The online travel market has had more than 20 years to enhance its technology and offer a wide range of services, but it hasn’t matured enough to take the place of human travel agents, says The Guardian, a United Kingdom newspaper and website.
In an article entitled, “Why Are Human Travel Agents Still So Much Better Than Websites?” author Alex Hern dissects how Skyscanner, a travel fare aggregator website and travel metasearch engine, can provide a comprehensive review of flight options and pricing — but it cannot replace the unique and important skills a human travel agent offers.
Hern shows how online travel agencies (OTAs) cannot demonstrate the best options for multiple-leg itineraries, or factor in higher hotel rates because a city might have a large convention in town.
Also, so much of the work is left to the traveler, forcing consumers to spend an inordinate amount of their own time to be precise in how they search for their vacation. To access the “vast amount of data” offered by Skyscanner, which is owned by Ctrip, the largest travel company in China, requires “an incredibly specific set of instructions before they’ll get to work,” Hern writes.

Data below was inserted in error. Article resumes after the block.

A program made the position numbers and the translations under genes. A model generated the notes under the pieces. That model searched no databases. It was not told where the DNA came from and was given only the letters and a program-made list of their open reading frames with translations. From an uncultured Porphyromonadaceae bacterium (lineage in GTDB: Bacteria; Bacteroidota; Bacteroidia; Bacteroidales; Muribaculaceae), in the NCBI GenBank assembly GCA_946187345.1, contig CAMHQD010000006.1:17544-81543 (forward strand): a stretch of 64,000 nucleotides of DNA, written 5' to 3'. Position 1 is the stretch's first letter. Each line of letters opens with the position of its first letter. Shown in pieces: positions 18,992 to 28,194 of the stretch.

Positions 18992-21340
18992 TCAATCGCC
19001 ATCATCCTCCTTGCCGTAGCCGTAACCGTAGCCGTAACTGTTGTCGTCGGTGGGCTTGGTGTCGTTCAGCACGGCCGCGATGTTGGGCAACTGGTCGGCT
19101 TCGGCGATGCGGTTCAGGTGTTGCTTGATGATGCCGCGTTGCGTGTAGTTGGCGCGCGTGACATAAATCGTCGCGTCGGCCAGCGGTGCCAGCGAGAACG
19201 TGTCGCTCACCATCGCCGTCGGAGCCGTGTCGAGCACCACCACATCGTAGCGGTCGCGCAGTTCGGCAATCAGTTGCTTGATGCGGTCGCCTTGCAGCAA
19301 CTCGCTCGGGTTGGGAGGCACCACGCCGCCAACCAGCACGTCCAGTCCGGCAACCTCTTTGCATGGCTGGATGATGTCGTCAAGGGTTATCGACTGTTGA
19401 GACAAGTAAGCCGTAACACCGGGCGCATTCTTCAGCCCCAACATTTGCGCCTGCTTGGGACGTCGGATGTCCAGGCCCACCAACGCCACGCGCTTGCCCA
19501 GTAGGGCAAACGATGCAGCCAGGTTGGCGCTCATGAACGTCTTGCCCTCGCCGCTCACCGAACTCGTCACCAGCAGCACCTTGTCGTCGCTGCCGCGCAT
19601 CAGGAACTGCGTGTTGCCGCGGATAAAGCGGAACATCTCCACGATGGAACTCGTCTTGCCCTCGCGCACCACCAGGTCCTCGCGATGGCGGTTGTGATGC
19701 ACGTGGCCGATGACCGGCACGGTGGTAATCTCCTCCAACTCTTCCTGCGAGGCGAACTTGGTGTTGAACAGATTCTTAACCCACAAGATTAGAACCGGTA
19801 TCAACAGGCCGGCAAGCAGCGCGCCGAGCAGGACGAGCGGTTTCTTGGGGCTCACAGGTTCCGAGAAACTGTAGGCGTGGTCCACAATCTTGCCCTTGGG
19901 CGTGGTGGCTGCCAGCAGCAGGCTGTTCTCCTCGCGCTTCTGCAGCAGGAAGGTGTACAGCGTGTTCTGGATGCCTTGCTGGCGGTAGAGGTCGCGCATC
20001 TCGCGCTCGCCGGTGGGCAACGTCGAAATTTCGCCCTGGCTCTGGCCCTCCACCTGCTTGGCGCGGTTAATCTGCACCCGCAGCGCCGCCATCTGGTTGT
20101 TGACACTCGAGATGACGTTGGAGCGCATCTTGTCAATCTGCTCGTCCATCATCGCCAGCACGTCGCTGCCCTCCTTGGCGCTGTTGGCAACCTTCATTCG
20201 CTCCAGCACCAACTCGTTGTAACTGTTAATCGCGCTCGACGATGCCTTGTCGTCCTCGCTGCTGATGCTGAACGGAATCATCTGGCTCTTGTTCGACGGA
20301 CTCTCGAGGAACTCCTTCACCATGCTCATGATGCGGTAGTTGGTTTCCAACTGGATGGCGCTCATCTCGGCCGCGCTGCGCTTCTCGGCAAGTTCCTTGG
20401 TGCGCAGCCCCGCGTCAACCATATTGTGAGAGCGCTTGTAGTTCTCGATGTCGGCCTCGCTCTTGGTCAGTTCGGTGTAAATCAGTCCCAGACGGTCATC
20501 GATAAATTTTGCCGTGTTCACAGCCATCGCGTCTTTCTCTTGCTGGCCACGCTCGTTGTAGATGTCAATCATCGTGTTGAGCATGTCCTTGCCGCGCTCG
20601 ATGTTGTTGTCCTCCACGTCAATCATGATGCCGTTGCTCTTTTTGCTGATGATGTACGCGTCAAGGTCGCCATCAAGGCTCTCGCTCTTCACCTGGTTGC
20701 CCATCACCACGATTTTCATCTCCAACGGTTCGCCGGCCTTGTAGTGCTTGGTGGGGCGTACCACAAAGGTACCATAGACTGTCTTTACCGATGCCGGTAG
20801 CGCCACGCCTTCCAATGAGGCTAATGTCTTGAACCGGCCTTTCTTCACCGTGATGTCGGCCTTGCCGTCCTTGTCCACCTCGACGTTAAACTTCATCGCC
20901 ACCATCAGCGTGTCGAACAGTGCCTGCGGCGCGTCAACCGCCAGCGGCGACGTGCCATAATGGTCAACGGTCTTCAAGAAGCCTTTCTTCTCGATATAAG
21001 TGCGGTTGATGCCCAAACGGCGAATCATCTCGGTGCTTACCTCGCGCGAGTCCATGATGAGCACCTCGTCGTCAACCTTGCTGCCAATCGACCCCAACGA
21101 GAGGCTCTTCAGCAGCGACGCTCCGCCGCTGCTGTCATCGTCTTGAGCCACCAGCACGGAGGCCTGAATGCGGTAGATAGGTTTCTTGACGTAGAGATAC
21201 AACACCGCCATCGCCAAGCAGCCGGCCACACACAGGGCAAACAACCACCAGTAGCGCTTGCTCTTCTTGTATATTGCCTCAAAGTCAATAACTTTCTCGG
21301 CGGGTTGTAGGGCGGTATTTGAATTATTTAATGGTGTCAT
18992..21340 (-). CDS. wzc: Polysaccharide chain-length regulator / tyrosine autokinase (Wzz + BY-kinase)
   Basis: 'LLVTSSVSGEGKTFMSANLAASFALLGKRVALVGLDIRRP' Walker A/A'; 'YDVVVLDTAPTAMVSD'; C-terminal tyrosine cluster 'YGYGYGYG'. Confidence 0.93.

Hern estimated that if a consumer can travel any day of the week, “you might even have to run up to 49 separate searches.” Throw in another two possible cities a vacationer might want to visit, with two to three airport options, and “now you’re looking at almost 300 separate searches to find the cheapest holiday.”
This kind of work is better left for an experienced travel agent, Hern says: “In an age of fear over algorithms destroying jobs, the people are still beating the algorithms at the seemingly easily automatable job of checking databases of prices and places.”
He suggests “it might be worth considering a visit to your flesh-and-blood travel agent – at least, if you want anything complex from a holiday.”